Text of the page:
U.S. securities regulator proposes easing auditor independence rules

WASHINGTON (Reuters) - The U.S. securities regulator on Monday proposed updating its auditor independence rules to give accounting firms more leeway when determining potential conflicts of interest that could impair their judgment when scrutinizing companies’ books.

FILE PHOTO: Jay Clayton, Chairman of the U.S. Securities and Exchange Commission, speaks at the Economic Club of New York luncheon in New York City, New York, U.S.,September 9, 2019. REUTERS/Shannon Stapleton

The SEC said the proposal would update the rules, which were last reviewed in 2003, to more closely focus the analysis of an auditor’s independence on material problems as opposed to “non-substantive” or technical issues that pose no risk to investors.

But the additional leeway could raise concerns from Democrats, who worry the SEC under Chairman Jay Clayton too frequently sides with corporate interests over investors. Clayton has said he prioritizes protecting average investors while encouraging companies to utilize public markets.

Securities rules aim to ensure audit firms are impartial when assessing issuers’ books, but consolidation in the global audit industry has resulted in the largest four accountancy firms often having multiple ties with big companies.

The SEC said the proposed changes reflect years of experience assessing auditor independence, with commission staff spending considerable time analyzing loose affiliations which they consistently found pose no impartiality threat.

This is especially the case where a conglomerate may have multiple subsidiaries scattered across the globe whose management have no links to one another.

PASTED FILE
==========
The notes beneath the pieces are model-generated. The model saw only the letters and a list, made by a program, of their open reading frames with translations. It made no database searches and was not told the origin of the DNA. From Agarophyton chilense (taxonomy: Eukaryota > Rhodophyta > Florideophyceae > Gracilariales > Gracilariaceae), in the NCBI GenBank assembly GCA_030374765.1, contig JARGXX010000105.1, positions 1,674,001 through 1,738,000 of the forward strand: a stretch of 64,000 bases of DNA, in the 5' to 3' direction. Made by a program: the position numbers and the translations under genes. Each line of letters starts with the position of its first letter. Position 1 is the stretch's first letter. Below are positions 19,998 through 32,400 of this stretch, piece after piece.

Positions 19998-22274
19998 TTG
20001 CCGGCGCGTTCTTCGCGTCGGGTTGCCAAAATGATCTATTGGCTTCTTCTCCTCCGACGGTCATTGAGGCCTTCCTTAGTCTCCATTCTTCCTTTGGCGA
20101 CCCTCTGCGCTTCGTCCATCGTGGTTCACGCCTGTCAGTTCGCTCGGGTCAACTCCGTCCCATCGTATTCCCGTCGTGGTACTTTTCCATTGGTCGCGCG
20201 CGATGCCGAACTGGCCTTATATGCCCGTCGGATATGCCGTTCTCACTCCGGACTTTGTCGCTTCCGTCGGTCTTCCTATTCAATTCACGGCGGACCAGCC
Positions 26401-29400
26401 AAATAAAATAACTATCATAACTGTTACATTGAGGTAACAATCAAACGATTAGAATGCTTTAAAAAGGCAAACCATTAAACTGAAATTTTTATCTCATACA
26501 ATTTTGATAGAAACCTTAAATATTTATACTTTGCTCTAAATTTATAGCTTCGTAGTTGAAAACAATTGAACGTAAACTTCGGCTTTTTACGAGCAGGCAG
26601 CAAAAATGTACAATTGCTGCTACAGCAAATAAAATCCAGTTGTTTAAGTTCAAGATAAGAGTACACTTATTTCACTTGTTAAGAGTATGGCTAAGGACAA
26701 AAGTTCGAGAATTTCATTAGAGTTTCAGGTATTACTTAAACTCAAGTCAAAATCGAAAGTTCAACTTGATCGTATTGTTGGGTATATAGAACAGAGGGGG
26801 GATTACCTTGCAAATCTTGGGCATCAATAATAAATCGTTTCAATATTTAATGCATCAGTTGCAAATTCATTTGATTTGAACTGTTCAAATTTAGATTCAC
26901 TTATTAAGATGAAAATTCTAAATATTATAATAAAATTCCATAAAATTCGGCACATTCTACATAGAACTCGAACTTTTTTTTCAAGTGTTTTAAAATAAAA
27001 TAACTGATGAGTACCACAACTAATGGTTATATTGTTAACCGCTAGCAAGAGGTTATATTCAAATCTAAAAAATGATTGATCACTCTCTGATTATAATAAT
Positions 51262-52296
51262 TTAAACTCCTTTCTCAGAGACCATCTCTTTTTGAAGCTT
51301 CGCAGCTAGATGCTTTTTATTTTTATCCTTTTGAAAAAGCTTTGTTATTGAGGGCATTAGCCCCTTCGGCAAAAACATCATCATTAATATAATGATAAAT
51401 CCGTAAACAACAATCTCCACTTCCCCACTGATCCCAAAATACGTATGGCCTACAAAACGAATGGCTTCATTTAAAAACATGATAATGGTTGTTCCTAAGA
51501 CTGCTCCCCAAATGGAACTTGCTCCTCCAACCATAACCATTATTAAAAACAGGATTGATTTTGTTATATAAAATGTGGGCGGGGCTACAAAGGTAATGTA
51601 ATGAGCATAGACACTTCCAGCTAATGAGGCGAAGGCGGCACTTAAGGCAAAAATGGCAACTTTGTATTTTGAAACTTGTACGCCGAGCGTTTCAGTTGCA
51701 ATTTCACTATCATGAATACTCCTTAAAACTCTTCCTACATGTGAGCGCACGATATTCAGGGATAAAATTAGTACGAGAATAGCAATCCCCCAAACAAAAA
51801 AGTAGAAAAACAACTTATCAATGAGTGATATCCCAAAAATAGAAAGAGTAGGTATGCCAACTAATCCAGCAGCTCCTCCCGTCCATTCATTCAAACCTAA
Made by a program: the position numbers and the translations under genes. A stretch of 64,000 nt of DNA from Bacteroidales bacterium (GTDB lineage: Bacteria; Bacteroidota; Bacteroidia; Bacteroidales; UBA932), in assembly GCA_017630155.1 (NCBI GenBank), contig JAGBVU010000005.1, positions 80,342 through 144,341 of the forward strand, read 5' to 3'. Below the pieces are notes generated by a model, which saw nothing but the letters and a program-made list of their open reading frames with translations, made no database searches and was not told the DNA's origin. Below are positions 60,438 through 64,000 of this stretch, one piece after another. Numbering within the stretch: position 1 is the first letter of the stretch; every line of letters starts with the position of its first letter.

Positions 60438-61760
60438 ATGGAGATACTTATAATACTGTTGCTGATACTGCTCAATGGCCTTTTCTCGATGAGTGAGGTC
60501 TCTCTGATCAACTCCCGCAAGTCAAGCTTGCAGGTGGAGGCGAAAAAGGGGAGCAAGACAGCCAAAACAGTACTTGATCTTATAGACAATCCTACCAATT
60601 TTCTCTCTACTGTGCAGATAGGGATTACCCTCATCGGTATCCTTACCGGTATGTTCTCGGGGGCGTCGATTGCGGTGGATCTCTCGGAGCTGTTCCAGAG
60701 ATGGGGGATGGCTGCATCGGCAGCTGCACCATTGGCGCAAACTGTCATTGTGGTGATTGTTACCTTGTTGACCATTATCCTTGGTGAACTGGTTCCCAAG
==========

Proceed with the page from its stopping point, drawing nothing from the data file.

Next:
“The proposed amendments also would increase the number of qualified audit firms an issuer could choose from and permit audit committees and Commission staff to better focus on relationships that could impair an auditor’s objectivity and impartiality,” said Clayton in a statement.

The SEC said the proposal, which is subject to a 60-day comment period, aims to update its rules to address corporate complexity with a handful of targeted changes.

Specifically, the agency has proposed amending the definition of an affiliate to focus on substantive relationships between entities, and to take a more relaxed view on ties between the underlying entities of a portfolio company.

Another key change would see the SEC exempt student loans held by audit firm staff from the list of potential conflicts, provided the loans were obtained before that person joined the firm.

Reporting by Pete Schroeder; Editing by Michelle Price and Andrea Ricci